By: Carl A. Taylor III, Esq.
As prior posts have emphasized, both parties’ incomes are perhaps the biggest factor in determining child support in New Jersey. Generally, this income will be based upon a party’s W-2 income. For instance, a teacher earning $50,000 per year will have gross income of $50,000 per year for child support purposes. But what about when salary isn’t so easy to calculate? For instance, what if a party is recently out of work, or owns a business? That’s when <strong>imputed income</strong> may be utilized by a Court or agreed to by the parties.
Here are a few examples of New Jersey income imputation:
<strong>Examples of Income Imputation </strong>
#1. If one of the parties to a marriage was a stay at home mom or dad, then their current gross salary would be $0.00. The Court might order, however, that this same person should now get a job. A divorce changes the parties’ financial dynamics afterall, and generally increases the living expenses for the parties as well.
As the individual does not as yet have a job, an income may then be imputed for child support and other purposes. The amount of this income will be fact sensitive, and may include factors such as work history/experience, education, the type of work, and the amount of years since the individual last worked. At a bare minimum, minimum wage will likely be imputed, along with a yearly income of approximately $20,000.00.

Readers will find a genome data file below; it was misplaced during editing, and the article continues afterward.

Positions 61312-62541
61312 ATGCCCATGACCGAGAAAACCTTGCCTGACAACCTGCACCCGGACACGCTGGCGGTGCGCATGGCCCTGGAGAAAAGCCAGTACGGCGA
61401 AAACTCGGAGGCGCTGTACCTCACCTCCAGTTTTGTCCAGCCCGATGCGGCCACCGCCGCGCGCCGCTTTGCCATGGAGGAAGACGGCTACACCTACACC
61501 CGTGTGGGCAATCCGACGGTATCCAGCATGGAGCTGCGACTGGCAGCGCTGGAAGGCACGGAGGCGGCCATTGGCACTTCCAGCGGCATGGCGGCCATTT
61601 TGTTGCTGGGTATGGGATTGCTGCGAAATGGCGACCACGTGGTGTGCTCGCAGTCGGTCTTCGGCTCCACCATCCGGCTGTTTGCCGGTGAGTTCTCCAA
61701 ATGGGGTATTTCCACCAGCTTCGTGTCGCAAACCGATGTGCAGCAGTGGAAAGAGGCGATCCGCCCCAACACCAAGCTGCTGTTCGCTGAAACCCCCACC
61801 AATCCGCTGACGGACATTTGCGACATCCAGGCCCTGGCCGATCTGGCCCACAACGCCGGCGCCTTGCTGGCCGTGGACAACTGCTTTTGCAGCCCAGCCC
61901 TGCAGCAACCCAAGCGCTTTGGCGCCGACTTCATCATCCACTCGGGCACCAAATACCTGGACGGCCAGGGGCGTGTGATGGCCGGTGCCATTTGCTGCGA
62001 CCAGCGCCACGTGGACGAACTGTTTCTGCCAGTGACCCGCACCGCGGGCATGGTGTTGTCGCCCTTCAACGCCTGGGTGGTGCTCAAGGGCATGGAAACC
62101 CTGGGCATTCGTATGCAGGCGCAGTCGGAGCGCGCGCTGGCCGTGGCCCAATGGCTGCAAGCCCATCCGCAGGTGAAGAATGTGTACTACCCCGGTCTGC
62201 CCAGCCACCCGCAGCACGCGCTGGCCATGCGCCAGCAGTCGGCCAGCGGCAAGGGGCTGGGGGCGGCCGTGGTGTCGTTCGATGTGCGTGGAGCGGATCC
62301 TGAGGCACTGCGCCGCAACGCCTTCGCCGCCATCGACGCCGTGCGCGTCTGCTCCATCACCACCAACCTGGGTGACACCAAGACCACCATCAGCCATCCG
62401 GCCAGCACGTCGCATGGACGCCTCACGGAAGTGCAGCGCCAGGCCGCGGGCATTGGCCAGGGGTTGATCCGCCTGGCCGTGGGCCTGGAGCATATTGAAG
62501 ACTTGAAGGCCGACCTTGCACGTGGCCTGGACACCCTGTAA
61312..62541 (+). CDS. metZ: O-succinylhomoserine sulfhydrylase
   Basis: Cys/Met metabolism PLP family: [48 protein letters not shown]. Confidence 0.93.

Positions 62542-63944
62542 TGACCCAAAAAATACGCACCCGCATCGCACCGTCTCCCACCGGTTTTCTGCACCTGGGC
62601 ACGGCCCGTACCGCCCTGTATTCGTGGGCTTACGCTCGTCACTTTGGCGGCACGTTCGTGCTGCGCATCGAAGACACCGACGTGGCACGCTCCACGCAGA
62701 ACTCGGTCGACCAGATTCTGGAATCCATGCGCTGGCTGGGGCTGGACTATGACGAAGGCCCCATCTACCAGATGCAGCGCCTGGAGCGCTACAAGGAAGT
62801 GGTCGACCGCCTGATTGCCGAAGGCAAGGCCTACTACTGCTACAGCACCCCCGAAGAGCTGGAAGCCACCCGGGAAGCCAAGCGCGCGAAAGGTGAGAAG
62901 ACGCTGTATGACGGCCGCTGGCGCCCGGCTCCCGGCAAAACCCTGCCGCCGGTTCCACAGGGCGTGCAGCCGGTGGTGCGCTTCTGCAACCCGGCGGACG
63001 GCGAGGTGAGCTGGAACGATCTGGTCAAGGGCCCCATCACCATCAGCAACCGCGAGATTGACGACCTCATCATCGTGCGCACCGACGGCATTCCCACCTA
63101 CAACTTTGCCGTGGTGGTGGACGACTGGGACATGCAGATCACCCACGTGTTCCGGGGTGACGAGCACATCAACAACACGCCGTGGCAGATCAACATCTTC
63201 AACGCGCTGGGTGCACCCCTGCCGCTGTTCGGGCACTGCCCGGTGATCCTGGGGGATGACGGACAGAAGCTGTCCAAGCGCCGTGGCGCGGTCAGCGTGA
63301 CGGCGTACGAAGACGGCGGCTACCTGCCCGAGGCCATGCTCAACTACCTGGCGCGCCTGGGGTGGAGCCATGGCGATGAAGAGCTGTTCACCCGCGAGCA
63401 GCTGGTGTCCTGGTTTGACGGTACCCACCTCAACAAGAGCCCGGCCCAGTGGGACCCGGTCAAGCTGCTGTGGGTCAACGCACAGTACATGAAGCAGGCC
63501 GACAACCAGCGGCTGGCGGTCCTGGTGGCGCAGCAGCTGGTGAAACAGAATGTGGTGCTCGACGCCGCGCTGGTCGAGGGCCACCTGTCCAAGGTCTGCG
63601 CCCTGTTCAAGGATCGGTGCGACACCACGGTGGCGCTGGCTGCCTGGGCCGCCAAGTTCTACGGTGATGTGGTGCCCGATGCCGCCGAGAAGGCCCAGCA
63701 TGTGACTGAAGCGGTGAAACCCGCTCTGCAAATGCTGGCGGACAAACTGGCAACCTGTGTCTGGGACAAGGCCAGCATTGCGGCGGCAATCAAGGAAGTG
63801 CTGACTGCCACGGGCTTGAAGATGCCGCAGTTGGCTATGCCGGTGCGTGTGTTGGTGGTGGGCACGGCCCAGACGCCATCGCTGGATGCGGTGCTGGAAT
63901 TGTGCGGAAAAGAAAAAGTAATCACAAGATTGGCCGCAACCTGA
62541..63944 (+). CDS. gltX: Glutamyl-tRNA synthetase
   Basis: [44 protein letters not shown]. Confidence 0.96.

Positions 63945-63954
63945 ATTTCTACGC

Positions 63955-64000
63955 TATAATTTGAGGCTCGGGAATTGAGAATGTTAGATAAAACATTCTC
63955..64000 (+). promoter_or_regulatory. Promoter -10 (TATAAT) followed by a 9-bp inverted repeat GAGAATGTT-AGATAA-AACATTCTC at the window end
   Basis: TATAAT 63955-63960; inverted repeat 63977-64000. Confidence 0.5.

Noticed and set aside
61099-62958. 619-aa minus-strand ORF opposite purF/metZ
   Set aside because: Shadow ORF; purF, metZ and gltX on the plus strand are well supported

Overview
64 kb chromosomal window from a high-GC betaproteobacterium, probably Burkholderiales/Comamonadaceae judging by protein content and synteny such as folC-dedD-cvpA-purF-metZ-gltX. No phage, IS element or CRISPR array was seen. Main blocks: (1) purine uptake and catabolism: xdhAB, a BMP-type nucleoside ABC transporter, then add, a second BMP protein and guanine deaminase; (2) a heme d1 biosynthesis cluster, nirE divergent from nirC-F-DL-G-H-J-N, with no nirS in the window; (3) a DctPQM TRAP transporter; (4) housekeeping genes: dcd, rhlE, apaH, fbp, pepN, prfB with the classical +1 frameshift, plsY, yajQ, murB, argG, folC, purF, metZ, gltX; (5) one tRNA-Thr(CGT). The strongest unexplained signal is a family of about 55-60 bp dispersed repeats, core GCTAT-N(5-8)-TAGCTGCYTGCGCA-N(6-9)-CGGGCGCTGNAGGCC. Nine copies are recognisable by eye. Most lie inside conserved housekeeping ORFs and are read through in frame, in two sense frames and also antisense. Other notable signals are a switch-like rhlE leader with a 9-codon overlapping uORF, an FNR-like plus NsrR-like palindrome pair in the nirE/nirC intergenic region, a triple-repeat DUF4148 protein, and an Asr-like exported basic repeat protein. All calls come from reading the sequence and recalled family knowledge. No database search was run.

#2. Another example would be when someone has been out of work for quite some time. If this individual used to earn $100,000 per year, the Court might now impute a lesser amount, to reflect the lack of present employment or hope of equal present employment. With the economy the way it is, and unemployment still exceedingly high, the New Jersey Courts have become more receptive to such issues.
#3. Finally, a business owner may have more income imputed to him or her than can be found on their federal income tax returns. Certain expenses that are marked as business expenses might be considered by the Court as personal in nature, and thus added back.
Although the above examples somewhat simplify the concept of income imputation, they do provide the basic framework of the concept.
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